China Marks Communist Party Centennial With Warning From Xi

As tensions rise in Hong Kong, Thursday marked the 24th anniversary of the former British colony’s handover to China, as well as one year after Beijing enacted sweeping national security legislation in response to months of turmoil and challenges to its authority.

Beijing has been in a festive mood, with patriotic displays, military flyovers, and cannon salutes to commemorate the foundation of the Communist Party 100 years ago, in sharp contrast to the attitude in Hong Kong.

Foreign countries seeking to coerce China would “have their heads smashed” and will be confronted with a “huge wall of steel,” according to Chinese President Xi Jinping, speaking in front of tens of thousands in Tiananmen Square.

Xi claimed there was no place for so-called “sanctimonious preaching” in a combative hour-long speech.

China’s most powerful leader since Mao Zedong also pledged an “unwavering” commitment to reunification with Taiwan, which China regards as a rebellious province. “No one should doubt the Chinese people’s determination, will, or capacity to preserve their national sovereignty and territorial integrity,” Xi added.

The importance of security and territorial integrity in Beijing is not lost on Hong Kong residents, who have seen police carry out a massive crackdown in the city in the year after the security legislation was passed. In mid-2019, peaceful mass protests against Beijing’s expansion erupted in the Asian financial capital, drawing worldwide attention. However, as the protests turned more violent over months, Beijing became increasingly eager to portray them as a Western-backed revolution creating the foundation for the security law.

Any sign of opposition in Hong Kong now looks to be handled with a heavy hand. Because of COVID-19 limitations, police claim they can’t allow individuals to congregate, although non-political meetings appear to be permitted in other instances. On July 1, Hong Kong’s malls were crowded.

Amnesty International stated on Wednesday that the national security law has created a “human rights emergency” in Hong Kong and that the city-state is “on a fast track to become a police state.”

Beijing has also promoted John Lee, Hong Kong’s senior security officer, to the city’s number two leader, purportedly as a reward for implementing the security law.

Beijing said the security law would only be used to target a “small minority” when it was originally adopted, but activists believe the law is now being weaponized to completely eliminate the opposition, stamp out dissent, and limit the city’s liberties.

The bill has shattered Hong Kong’s political scene and sent shivers across the city. More than 100 individuals have been detained and others have been prosecuted as a result of the law’s provisions, including nearly the entire pro-democracy group of MPs and media billionaire Jimmy Lai. Apple Daily, Lai’s newspaper, was forced to close last month when its editorial team was detained and its assets were blocked.

President Biden issued a statement on the day Apple Daily shuttered, stating, “It is a sad day for media freedom in Hong Kong and across the world.”

“Beijing has insisted on leveraging its authority to repress independent media and muzzle dissenting viewpoints through arrests, threats, and pushing through a National Security Law that penalizes free speech,” the statement added.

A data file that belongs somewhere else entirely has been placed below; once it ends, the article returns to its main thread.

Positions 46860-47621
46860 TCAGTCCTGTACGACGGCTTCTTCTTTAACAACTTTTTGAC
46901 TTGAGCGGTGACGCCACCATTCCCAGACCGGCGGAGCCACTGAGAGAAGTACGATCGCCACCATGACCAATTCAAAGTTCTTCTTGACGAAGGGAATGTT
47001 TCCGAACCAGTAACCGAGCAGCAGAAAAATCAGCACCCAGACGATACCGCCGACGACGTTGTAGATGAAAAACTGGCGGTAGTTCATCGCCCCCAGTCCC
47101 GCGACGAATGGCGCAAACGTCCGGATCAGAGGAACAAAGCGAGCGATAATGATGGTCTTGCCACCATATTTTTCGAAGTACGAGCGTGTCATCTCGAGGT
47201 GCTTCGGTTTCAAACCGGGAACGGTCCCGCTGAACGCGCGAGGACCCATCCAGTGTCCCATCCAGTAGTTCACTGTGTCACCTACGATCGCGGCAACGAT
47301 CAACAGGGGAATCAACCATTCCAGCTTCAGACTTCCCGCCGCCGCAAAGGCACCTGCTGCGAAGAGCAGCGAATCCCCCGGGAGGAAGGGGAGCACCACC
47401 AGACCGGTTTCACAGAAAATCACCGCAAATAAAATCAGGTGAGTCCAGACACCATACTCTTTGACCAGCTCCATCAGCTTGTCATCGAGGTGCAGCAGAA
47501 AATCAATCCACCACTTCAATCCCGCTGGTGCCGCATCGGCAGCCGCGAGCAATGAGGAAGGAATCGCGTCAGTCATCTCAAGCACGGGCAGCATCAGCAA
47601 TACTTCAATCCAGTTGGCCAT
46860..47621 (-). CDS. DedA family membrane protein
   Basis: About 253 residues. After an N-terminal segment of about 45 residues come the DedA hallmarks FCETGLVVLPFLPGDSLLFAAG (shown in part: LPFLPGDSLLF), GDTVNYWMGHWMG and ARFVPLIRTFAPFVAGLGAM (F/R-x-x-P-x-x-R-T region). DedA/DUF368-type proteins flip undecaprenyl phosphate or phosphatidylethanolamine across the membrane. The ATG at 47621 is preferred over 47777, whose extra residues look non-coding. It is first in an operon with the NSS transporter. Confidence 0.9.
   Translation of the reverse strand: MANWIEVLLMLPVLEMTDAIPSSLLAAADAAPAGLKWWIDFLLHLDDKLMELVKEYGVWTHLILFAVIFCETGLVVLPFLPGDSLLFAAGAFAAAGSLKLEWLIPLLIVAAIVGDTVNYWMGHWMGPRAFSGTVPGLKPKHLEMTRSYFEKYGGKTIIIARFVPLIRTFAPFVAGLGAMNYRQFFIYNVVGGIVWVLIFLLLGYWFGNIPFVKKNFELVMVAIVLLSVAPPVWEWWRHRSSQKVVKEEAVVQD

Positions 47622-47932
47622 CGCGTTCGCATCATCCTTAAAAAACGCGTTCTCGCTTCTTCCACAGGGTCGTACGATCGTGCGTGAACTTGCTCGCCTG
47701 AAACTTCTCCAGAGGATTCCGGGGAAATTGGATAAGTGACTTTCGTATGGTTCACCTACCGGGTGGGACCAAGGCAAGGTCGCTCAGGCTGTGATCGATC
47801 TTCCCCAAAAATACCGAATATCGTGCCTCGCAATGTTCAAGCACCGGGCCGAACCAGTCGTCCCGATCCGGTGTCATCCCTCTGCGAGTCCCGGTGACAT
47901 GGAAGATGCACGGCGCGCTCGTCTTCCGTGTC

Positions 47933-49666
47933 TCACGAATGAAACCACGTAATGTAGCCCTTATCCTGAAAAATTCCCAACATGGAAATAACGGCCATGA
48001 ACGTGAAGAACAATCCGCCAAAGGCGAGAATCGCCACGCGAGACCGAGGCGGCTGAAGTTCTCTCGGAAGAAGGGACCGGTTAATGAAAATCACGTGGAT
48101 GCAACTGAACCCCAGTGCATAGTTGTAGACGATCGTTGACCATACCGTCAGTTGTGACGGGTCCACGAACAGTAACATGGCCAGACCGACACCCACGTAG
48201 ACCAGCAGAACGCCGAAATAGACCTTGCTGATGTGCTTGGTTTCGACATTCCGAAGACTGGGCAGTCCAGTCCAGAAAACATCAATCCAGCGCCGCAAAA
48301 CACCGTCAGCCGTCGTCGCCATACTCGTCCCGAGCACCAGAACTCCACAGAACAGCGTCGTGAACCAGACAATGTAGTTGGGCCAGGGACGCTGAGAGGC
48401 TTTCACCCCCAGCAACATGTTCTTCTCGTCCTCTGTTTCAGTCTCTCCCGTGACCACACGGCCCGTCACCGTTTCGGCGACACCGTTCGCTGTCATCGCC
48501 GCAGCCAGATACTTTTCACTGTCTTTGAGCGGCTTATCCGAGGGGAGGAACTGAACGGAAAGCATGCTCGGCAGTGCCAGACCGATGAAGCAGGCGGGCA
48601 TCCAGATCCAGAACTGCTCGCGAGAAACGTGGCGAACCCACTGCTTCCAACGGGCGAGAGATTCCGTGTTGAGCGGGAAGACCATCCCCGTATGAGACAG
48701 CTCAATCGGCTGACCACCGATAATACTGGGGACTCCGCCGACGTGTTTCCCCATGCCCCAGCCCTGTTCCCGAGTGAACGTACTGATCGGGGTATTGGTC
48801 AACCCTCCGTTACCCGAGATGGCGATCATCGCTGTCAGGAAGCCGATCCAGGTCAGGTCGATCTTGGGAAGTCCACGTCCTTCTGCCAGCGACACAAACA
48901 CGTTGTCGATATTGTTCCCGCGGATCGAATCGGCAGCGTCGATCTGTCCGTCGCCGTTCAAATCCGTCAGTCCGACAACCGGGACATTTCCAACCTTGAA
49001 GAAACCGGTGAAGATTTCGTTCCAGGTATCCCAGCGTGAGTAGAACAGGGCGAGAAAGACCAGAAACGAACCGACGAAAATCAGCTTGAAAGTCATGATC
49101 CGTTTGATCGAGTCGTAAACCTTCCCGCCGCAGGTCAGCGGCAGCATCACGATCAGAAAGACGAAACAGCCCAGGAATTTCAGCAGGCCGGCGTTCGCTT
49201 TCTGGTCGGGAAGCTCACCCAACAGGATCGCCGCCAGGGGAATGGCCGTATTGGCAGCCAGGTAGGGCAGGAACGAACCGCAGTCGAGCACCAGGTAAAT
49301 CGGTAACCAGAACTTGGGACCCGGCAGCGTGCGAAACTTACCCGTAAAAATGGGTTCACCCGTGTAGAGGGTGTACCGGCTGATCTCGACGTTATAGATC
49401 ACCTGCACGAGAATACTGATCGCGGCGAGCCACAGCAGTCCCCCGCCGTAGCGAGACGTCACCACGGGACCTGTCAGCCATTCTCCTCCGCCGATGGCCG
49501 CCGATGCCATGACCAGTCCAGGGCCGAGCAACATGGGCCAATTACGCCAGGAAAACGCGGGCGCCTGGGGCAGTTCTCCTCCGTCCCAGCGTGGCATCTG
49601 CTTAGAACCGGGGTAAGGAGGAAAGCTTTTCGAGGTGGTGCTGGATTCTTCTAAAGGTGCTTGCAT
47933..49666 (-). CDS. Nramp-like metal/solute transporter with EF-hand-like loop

The majority of the key people who have come to characterize Hong Kong’s democratic movement have either departed the city or are imprisoned. Albert Ho, who talked with ABC News just days before being sentenced to jail in May, is one of them. “You know, when Hong Kong is suffering such a setback and so many of my friends are already behind bars,” Ho added, “it’s simply a question of time.”

On China’s National Day, October 1, 2019, Albert Ho was sentenced to 18 months in jail for encouraging others to join in an unlawful gathering, which eventually turned violent.

The judge who sentenced Ho and nine other pro-democracy activists claimed the heavier punishment was “necessary in maintaining public order” and served as a “deterrent.”

For many, the only option has been to flee, with the United Kingdom and other nations providing a more straightforward road to citizenship for some Hong Kong residents.

Hong Kongers would have no issue living in the city, according to Ronny Tong, a key advisor to Hong Kong’s chief executive Carrie Lam, as long as they accept the reality that the territory is part of China. “If you understand the one nation, two systems concept, which entails Hong Kong being a unique location inside China, and that we are a part of China, that is a truth that you cannot alter. It’s a truth you can’t change, but it’s also a fact you must respect “Tong remarked.

“The second thing I’d want to say is that I trust the courts,” Tong continued.

lgnews-China-Marks-CommunistHowever, there are now concerns over whether the integrity of Hong Kong’s judiciary, which is founded on the English common law system, would be jeopardized.

Zheng Yanxiong, China’s security chief, has stated that the city’s courts should be governed by Beijing. “The power of [Hong Kong’s] independent judiciary is granted by the National People’s Congress. It must clearly demonstrate national intent and national interest, otherwise, the legal basis for the authorization will be revoked “Zheng said.

Zheng’s remarks come as the national security cases from the previous year begin to be heard in Hong Kong courts.

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